The big shakeup at the The New Republic reminds us that journals of opinion have histories, too. TNR, as it has long been abbreviated, was founded in 1914 by Walter Lippman, Herbert Croly, and Walter Weyl, and financed by an heir to the Payne Whitney fortune. Like similar journals of political and cultural commentary — The Nation (founded 1865), Partisan Review (1934-2003), and Commentary (1945) — it was never a mass-market publication, but had reach and significance beyond its numbers because of who read it.
Lippmann, Croly, and Weyl were well-known at the time, with reputations as liberals and progressives. Of course, both “liberal” and “progressive” are terms with meanings that have changed over time. These meanings were debated at in 1914, too.
David W. Noble wrote this article around the time of the magazine’s 37th birthday. It most definitely bears a look back to his look back. He concentrates on the first years of the magazine, when the “Idea of Progress” came of age against the disaster of the First World War. Noble defines the fundamental beliefs of the founders, the fifth of these was “man’s fundamental goodness and rationality.” The Great War did a number on that notion. Disillusionment was one of the results, but so were other theories of social thought. The war unleashed radicalisms that would end up burning through most of the century and kill tens of millions of more people.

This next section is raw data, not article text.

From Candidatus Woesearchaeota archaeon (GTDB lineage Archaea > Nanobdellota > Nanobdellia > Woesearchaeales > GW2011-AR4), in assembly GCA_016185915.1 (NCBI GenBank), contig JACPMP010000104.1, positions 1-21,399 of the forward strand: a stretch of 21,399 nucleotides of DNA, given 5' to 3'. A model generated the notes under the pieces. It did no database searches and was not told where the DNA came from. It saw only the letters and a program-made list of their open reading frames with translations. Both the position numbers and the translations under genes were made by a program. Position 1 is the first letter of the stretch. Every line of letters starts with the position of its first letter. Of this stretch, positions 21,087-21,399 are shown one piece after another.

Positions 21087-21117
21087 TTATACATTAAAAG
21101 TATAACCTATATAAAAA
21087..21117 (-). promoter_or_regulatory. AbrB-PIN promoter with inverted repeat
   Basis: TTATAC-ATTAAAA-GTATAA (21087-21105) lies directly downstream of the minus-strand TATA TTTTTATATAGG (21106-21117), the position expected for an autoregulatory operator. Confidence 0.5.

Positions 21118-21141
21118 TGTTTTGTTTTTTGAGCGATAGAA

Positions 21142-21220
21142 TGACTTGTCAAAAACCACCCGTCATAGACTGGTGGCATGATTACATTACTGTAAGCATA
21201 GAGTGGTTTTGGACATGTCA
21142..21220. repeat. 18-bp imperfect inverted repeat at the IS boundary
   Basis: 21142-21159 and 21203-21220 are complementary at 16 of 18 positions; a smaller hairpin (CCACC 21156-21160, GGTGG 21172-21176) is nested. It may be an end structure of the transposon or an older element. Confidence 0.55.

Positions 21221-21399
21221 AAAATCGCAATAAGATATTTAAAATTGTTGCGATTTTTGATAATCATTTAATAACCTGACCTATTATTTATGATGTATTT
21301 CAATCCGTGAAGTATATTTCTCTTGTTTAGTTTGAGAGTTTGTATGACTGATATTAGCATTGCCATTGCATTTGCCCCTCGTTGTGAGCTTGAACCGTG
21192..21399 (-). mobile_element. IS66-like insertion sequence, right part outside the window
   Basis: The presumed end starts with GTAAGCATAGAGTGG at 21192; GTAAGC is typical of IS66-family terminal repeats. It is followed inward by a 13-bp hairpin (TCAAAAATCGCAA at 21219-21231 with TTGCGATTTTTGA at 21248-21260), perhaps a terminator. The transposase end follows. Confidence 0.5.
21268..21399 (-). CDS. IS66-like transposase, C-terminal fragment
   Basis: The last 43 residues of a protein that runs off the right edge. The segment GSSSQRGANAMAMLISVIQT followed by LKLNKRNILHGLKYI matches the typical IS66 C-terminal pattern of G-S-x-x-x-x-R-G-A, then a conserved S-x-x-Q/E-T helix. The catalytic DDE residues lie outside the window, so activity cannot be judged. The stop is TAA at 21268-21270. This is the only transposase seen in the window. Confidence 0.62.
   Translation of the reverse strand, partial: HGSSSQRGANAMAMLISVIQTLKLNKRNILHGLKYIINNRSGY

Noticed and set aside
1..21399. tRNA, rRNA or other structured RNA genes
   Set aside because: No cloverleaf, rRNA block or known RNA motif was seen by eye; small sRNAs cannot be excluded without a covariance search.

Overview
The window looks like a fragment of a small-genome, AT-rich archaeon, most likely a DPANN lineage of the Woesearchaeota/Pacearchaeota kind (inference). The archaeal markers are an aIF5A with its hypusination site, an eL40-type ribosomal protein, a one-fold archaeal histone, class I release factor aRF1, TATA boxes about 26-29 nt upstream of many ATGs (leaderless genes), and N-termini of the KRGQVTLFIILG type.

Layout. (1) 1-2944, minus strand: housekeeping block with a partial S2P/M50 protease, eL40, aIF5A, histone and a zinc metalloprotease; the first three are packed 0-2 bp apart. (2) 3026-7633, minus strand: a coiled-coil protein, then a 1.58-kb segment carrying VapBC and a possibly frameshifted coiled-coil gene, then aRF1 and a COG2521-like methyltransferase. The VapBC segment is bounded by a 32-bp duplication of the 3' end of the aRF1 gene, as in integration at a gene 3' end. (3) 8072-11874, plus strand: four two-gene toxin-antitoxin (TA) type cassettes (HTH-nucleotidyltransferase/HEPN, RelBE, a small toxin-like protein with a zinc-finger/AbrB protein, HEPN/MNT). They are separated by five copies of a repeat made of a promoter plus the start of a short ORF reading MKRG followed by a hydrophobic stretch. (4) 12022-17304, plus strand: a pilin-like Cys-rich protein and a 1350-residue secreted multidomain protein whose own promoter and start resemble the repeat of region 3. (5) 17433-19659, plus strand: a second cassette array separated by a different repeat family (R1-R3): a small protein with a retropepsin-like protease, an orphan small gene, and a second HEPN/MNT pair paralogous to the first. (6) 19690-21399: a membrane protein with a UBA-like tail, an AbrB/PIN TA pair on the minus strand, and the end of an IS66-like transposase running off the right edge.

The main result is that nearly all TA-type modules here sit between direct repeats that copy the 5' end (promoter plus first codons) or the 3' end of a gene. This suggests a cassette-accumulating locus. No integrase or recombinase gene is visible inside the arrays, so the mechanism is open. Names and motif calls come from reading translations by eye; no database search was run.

While a sobering read, it’s also a reminder that ideas matter. One has to wonder what the next incarnation of the magazine will be.